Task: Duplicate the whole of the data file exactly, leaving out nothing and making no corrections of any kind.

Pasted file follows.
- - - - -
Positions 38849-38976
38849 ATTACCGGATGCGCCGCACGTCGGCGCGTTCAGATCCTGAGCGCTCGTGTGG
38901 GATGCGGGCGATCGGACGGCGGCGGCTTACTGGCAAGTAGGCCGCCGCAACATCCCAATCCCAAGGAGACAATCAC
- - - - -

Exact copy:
Positions 38849-38976
38849 ATTACCGGATGCGCCGCACGTCGGCGCGTTCAGATCCTGAGCGCTCGTGTGG
38901 GATGCGGGCGATCGGACGGCGGCGGCTTACTGGCAAGTAGGCCGCCGCAACATCCCAATCCCAAGGAGACAATCAC